LANSING, Mich. (WXYZ) – Governor of Michigan, Rick Snyder, has activated the state emergency center to monitor the re-entry of the Chinese Tiangong-1 space station, which is in the Earth's atmosphere between March 29 and April 2 should return. 19659002] While most of the space station burns on re-entry into the atmosphere, there is a risk that debris could land.
According to the Aerospace Corporation, the 8.5-tonne space station could land along a strip of the United States from Northern California to Pennsylvania, including the southern Lower Peninsula of Michigan.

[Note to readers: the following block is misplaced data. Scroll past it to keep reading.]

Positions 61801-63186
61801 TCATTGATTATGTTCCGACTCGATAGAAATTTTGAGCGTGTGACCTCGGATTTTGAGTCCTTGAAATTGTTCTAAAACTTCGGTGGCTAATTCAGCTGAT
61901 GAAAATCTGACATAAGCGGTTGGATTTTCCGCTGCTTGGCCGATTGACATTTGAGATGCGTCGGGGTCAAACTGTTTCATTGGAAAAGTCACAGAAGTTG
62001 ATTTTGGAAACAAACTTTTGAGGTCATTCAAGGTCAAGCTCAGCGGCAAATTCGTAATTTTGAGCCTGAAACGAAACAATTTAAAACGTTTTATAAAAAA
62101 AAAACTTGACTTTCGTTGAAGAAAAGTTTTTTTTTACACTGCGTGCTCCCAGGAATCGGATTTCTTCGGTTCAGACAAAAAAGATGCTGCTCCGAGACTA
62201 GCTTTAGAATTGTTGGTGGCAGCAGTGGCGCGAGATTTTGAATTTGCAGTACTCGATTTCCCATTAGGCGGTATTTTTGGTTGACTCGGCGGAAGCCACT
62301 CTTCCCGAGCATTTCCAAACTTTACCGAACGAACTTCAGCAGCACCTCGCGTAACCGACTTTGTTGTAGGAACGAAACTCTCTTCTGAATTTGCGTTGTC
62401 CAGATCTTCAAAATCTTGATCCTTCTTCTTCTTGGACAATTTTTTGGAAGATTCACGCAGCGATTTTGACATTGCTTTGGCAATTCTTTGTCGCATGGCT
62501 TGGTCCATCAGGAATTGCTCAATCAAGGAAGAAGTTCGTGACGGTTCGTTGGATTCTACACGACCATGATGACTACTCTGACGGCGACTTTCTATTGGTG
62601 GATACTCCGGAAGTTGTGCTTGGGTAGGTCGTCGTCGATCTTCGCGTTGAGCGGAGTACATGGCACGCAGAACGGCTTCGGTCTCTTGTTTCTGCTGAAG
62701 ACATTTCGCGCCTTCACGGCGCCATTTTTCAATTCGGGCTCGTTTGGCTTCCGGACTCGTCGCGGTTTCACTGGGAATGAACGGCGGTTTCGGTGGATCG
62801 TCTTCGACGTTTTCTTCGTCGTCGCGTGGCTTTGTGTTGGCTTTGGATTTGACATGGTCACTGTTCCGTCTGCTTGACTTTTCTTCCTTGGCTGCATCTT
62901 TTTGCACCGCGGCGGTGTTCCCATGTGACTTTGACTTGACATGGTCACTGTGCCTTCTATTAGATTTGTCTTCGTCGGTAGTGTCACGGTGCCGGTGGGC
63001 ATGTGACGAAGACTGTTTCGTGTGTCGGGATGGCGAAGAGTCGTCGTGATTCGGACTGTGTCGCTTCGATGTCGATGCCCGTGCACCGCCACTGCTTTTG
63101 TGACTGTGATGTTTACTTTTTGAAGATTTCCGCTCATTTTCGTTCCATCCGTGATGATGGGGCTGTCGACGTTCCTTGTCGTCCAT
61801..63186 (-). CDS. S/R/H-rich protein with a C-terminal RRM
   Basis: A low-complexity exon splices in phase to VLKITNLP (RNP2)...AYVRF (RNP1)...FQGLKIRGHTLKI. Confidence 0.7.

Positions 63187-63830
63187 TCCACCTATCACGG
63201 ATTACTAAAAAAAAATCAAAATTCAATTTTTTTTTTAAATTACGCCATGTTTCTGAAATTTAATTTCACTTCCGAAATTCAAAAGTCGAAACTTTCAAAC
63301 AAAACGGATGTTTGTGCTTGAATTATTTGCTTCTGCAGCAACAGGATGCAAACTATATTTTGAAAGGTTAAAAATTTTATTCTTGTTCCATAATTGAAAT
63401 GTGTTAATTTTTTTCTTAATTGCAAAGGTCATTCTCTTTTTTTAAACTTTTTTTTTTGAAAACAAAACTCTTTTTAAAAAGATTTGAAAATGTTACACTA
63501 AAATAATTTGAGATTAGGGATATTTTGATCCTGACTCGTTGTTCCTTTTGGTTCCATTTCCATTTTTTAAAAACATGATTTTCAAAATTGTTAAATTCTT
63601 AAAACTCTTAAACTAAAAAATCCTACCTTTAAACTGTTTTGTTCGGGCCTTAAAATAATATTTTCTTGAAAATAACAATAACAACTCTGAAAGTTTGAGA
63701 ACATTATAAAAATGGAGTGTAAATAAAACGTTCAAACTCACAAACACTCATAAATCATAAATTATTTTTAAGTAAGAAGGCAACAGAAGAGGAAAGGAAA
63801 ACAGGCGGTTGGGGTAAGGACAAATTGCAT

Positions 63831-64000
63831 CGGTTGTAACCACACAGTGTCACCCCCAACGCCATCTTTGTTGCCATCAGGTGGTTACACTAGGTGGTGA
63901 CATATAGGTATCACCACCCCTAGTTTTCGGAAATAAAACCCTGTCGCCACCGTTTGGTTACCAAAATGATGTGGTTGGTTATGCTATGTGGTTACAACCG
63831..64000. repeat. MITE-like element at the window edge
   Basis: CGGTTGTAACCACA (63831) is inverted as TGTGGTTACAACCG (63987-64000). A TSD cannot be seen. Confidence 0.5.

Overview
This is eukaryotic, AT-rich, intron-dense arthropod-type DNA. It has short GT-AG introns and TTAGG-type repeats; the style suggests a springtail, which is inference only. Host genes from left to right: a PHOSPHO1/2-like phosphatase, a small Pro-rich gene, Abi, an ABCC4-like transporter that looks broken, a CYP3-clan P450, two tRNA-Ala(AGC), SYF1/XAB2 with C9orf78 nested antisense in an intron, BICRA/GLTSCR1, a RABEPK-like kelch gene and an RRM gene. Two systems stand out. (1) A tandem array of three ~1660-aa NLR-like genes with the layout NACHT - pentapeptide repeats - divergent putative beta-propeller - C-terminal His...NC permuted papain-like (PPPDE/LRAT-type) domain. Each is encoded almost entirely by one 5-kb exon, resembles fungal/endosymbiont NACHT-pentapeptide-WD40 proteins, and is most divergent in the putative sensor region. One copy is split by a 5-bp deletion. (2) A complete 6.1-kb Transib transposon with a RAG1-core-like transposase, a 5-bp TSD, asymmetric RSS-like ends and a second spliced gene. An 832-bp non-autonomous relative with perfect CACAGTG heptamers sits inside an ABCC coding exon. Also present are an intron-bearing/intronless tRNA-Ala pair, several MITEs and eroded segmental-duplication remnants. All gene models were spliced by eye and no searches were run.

"While chances are low that some of the debris will end up in Michigan, we are watching the situation and are ready to respond quickly," Capt. Chris A. Kelenske, Deputy State Director of Emergency Management and Homeland Security and Commander of the Michigan State Police, Emergency Management and Homeland Security Division (MSP / EMSHD). "The state will rely on its existing satellite reentry response and recovery plan for all necessary response protocols."
Debris could contain hydrazine, which is a highly toxic and corrosive substance. Any suspected space debris should be considered dangerous.
Anyone who suspects that he has hit debris from the space station should report this by calling 91